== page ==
(Closed) Hoe to Spot Americans in Europe

posted 8 years ago in Travel
Post # 4
3 posts
  • Wedding: July 2010

I live in Paris, and I see a lot of American tourists speaking to waiters or salespeople in English, without making an effort to say “Bonjour” or “Excusez-moi”.  Gets on my nerves!

Post # 5
256 posts
Helper bee
  • Wedding: June 2010

I too live in Paris… I agree with almost all of Slicey’s comments, but would like to clarify that there are many Gap stores in Paris, just not Old Navy or Banana Republic.  Other than that, I completely agree with the no white sneakers thing…A couple of other things that scream tourist to me are: fanny packs, socks with sandals and shorts…French people don’t generally wear shorts unless they are hiking, or unless they are of the ‘formal shorts’ variety that was relatively in fashion about 2 years ago.  Another thing I would advise is to avoid using a backpack if at all possible.  As a tourist, chances are, even if you do take the above advice, you will stand out and a backpack is really just an open invitation to pickpockets on the metro.  Speaking of pickpockets, avoid the gypsies at all costs, if they approach you with a  ring that they’ve ‘found’ asking if it’s yours, turn away and do not answer.  Sorry I kind of got off subject there, but I have seen way too many tourists fall prey to them!

Post # 7
1317 posts
Bumble bee
  • Wedding: October 2010

I personally think it’s quite impossible to fully look like a local especially when it’s obviously your first time visiting a destination. A lot of places, Europe and otherwise welcome tourists, especially American tourists.

I’m an American in Scandinavia and have also traveled around in parts of Europe and my only suggestion is to know your surroundings! Keep your bag near you at all times and be especially aware when you’re at high traffic areas, like train stations with a lot of teens and children. I agree with miaou, if you can at least say “hello” in their native language, it’s usually favored.

Just give respect to the culture and don’t compare everything to the States, at least not out loud! A couple of my college “friends” visited me last summer and I was pretty damned embarrassed by them because they just kept on complaining and comparing!

An open mind and a little common sense goes a long way!

Post # 8
3526 posts
Sugar bee
  • Wedding: August 2010

Thanks for all the tips!!!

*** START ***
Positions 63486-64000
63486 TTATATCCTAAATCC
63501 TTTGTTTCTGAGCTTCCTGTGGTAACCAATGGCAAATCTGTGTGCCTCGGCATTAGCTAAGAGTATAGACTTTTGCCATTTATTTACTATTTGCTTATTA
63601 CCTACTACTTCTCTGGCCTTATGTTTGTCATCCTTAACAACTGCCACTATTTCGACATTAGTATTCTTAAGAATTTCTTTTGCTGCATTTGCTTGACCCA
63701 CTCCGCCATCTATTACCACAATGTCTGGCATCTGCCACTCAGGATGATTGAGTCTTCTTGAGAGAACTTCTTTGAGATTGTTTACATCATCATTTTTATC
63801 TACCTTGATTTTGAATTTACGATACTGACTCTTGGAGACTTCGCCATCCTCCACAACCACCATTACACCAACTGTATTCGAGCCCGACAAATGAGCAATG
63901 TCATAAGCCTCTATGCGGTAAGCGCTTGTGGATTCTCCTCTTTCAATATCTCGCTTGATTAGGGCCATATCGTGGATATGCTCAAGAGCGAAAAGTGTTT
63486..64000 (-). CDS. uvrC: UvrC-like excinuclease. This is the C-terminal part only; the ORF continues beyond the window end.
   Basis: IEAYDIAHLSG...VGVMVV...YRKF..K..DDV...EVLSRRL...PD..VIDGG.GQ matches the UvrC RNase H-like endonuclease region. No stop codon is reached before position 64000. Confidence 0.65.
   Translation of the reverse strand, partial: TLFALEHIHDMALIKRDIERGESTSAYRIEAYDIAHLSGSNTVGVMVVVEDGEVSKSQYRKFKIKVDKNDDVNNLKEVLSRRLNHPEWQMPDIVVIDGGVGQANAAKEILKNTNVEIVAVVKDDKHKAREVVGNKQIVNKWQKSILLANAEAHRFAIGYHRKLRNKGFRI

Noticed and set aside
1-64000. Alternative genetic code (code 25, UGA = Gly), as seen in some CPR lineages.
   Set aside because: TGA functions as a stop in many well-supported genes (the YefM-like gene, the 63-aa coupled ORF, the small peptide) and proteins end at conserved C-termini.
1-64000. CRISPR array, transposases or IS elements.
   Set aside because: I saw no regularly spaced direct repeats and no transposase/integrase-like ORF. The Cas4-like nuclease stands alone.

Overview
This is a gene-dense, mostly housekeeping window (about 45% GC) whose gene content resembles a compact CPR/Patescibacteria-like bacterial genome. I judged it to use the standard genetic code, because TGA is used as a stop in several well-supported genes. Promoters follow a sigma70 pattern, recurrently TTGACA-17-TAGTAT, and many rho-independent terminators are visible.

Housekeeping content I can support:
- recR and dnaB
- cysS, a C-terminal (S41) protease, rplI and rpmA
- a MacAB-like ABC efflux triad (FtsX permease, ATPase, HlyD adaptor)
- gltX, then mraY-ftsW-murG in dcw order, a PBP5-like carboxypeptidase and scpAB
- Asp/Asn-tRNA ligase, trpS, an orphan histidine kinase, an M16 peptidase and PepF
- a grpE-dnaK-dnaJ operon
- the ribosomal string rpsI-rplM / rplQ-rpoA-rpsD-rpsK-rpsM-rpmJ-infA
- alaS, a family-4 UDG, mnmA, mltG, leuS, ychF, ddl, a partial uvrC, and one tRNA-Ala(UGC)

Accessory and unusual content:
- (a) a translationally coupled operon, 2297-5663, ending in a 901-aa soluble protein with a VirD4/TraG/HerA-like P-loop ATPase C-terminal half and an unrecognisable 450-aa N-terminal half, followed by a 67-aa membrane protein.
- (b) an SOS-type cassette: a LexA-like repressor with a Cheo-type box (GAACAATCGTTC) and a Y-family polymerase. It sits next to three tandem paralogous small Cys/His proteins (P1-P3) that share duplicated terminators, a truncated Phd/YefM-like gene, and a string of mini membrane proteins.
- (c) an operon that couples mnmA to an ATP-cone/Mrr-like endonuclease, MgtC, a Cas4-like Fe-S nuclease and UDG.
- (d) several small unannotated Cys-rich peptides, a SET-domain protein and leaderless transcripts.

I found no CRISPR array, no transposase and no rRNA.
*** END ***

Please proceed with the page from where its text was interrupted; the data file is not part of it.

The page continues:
I really appreciated all your tips about the clothing!

Good thing I’m not a huge fan of wearing clothing with brands screaming on the shirt. 🙂

Post # 9
2025 posts
Buzzing bee
  • Wedding: November 1999

My French teacher (who was French) always told us that she could spot an American immediately at a restaurant by how they cut their food. Not sure how true this is, but in America, we tend to cut our food with the same hand that we eat with, then switch hands to eat. I guess the rest of the world never switches back and forth. 

Hopefully that made sense. I guess a good explanation might be that I am right handed, therefore when I cut my meat, I hold my fork in my left hand and cut with my right. After I am done cutting, I switch my fork to my right hand to eat. 

Post # 11
4123 posts
Honey bee
  • Wedding: October 2010

If you can learn how to say hello, a proper greeting and response in the native language you will go much much further. A LOT of Europeans speak English but most won’t let you know that if you approach them expecting that… or yell at them. I can’t tell you how many Americans I’ve seen yell slowly at people trying to get help. They’re not deaf.

I notice more jeans outside the US now, but they’re still not popular in Europe. (And yes, GAP is popular). 

When traveling in a new city, if using public transport, I usually try and see where I’m going before I’m on the train so I don’t have to pull out a map often. This includes knowing where you need to head once your off the train/subway. Stations are targets for pickpocket’s. I try not to pull out maps at all except when absolutely needed.

Keep your bag in front of you and hold onto it for dear life 🙂 If in Rome and all over Italy, be BEYOND cautious with your belongings. I think Roman/Italian thief’s are among the best. They can pickpocket locked bags 🙂 And anytime you’re around “tourist” attractions you’ll be a target.